Now, since screenplays usually only run 13,000 – 19,000 words, I’m obviously going to need to do more than just one project to reach 50,000 words before December 1st. That’s why I’ll be working on a novel after TDBFAF is complete. The novel will be titled Music For the End of the World (another title I lifted from the same “Adopt a Title” thread, hereafter known as MFEW), and will be post-apocalyptic sci-fantasy. I’m pretty excited about this one. It’s an idea that just came to me as I was reading through the adoption threads on the NaNo forums. It’s kind of a mix between Firefly, Mad Max, Tank Girl, and The Road. (more…)
I’m approaching the revision process for the last two books of The Steam and Steel Chronicles, and thought I might share my revision process, as it stands now. It’s based on Holly Lisle’s One-Pass Manuscript Revision process (I highly recommend reading that post before you finish this one—go ahead, I’ll wait), though I’ve made a number of tweaks to it that fit my own way of writing and revising.
A couple of points before I begin, though:
- One-pass revision is probably not going to work well for first-time novelists or first-time revisers. If you’ve never revised a novel or if this is your first novel, you’re almost certainly going to need to do more than one pass. That’s okay.
- You need to figure out what method works best for you. If you prefer to go over your manuscript ten times, then that’s fine. Personally, I don’t. My goal is to continue writing new things, and get the old things as perfect as is reasonable in as little time as is possible. That means 1-2 revision cycles, tops.
So, without further ado, here is my method: (more…)
I spend a lot of time on writer’s forums (probably more than I should). Absolute Write is one of my favorites, as are the NaNoWriMo forums until they die out sometime around the holidays (they don’t actually die out, but they do become a lot less active). I’ve been active on various others at times, too.
I enjoy writing forums, and I enjoy interacting with other writers. Especially since I work at home and have very little interaction with the outside world on a daily basis. But there are some questions that get asked on a recurring basis, with slight variations each time, that kind of bug me (maybe it’s just because I’ve spent way too much time on these forums, and so it all seems a bit repetitive to me). (more…)
After reading this post over on John August’s blog, about what his writing routine is, I thought I might write the same kind of post to detail my own writing habits. I write for a living, both blog articles and copywriting, as well as do some blog editing. On the side, I write novels, novellas, and screenplays. I’ve also written two non-fiction books.
When and Where Do You Write?
I start my writing day sometime between 7:30 and 9:00 every morning. I’m most productive when I get to my desk before 8:00, but that doesn’t always happen. The bulk of my work writing is done at my desk. It’s a giant wooden desk I salvaged from the magazine where I used to work, and was used by my late editor. I like to think that it has good vibes left over from him.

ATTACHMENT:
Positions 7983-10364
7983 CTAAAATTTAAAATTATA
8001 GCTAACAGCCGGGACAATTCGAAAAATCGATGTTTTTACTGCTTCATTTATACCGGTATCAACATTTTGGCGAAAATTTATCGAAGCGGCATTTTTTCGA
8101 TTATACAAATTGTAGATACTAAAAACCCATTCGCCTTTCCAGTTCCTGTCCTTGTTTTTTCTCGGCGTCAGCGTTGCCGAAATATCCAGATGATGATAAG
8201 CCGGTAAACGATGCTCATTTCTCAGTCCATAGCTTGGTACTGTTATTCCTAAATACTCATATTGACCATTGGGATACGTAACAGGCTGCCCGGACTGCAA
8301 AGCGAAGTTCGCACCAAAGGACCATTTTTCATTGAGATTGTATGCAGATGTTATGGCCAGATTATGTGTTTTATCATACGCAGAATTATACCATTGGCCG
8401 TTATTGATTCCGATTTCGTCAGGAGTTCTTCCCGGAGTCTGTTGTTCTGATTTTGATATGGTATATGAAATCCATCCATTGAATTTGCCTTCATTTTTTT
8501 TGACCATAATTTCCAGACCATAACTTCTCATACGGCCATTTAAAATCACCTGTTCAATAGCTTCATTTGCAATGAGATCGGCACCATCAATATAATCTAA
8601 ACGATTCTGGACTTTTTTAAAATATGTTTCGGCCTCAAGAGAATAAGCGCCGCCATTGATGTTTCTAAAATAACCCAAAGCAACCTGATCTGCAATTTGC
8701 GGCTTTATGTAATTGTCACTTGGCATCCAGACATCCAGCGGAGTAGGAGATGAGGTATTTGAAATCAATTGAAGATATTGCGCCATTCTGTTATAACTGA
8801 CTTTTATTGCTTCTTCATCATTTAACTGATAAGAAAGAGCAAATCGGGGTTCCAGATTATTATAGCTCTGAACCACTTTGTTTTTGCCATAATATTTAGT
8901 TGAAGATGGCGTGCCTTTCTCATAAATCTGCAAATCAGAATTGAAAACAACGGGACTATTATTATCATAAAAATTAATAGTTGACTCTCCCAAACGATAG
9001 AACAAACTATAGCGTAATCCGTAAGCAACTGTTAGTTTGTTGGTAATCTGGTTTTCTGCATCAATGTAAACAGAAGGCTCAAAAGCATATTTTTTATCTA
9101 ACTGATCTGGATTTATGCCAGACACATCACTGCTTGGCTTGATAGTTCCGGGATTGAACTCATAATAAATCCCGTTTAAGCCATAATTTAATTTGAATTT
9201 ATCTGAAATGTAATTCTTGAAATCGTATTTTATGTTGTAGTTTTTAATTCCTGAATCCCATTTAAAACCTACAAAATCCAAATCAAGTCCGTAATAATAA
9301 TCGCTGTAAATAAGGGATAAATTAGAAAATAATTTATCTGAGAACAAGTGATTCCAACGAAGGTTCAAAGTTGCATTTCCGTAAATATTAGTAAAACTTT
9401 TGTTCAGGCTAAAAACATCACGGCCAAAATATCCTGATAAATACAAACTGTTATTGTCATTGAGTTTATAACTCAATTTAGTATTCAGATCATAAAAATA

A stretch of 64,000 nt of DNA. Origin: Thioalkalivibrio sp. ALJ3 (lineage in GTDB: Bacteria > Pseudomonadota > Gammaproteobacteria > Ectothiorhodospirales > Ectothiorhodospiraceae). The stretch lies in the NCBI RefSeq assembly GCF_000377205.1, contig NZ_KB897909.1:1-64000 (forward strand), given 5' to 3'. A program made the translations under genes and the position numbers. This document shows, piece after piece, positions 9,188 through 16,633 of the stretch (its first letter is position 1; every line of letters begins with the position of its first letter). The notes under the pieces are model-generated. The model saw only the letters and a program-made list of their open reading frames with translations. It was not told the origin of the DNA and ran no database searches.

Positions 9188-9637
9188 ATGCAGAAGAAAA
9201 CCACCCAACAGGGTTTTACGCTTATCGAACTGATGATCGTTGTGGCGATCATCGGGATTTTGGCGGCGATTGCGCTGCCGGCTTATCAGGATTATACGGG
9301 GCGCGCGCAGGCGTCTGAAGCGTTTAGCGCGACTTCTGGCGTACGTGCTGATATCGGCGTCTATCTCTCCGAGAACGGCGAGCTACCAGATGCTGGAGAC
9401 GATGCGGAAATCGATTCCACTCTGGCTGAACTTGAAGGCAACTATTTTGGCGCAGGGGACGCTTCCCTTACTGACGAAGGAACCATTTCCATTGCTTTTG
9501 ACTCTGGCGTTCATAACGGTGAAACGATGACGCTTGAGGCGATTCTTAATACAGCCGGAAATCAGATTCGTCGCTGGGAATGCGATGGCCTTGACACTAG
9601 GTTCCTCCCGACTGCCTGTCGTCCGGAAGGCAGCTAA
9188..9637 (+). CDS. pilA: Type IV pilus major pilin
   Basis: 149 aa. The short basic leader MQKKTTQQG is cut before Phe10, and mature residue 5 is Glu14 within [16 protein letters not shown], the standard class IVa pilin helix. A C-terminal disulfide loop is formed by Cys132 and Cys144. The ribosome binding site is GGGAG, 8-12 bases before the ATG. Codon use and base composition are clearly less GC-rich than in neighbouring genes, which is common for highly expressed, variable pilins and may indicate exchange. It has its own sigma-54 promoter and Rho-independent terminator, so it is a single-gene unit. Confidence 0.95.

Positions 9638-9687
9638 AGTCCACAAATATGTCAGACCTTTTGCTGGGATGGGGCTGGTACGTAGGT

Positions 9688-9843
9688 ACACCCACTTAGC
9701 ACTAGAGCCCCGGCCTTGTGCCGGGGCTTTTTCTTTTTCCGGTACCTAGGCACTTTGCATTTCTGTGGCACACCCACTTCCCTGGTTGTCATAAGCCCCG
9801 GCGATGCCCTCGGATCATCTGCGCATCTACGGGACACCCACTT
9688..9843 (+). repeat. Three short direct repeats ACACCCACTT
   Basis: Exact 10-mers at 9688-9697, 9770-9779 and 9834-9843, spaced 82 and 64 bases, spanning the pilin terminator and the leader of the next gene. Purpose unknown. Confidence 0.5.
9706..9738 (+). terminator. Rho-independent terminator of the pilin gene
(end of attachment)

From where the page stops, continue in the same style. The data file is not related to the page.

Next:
I start with email and checking social media. Then I usually get down to researching whatever it is I need to write for the day. I usually start out with some kind of outline, even if it’s just a handful of bullet points, and then I get down to actually writing. Many posts I can finish in a single day, though some take longer. Books are a different story entirely.
I break for a quick lunch sometime between 11:00 and noon. I’m usually back at my desk within about 20 minutes, and sometimes I even eat at my desk. Then it’s usually back to work until 2:00 or 3:00 at least. At that time, I usually take a break. Sometimes I have errands to run, while other times I just watch a little TV or take a walk. Depends on the day. I’ll work for another hour or two before dinner (we usually eat between 4:00 and 5:00), and then, depending on whether I finished my work for the day or not, I’ll either go back to my office for a couple more hours or I’ll bring my laptop into the living room, and either do more work or spend time doing other things online.
My fiction writing is mostly done either first thing in the morning, on breaks during the day, or just before bed. (more…)
This is one of those things I keep hearing from writers, all over the internet. And I have to say that it drives me crazy. Fucking crazy.
There is a time and a place for swearing in writing (and in real life, I might add). Not every character you have is going to swear like a trucker. But some of them might. And if that’s what they would say in real life, then that’s what they should say in your book. Doesn’t matter if what they’d say is “fudge” or “motherfucker”. If they’d say it, it’s your responsibility as a writer to write it. (more…)
NaNoWriMo officially starts in less than three weeks! I’ll be participating again, this time hopefully finishing up the third and fourth books of The Steam and Steel Chronicles. I feel like I’ve finally got some plot issues tied up in my head, so I can move forward with it. The thing is, when I wrote the first two books last year (for NaNoWriMo), I didn’t really have an overall story arc in mind. I just sort of threw everything in there and waited to see what stuck.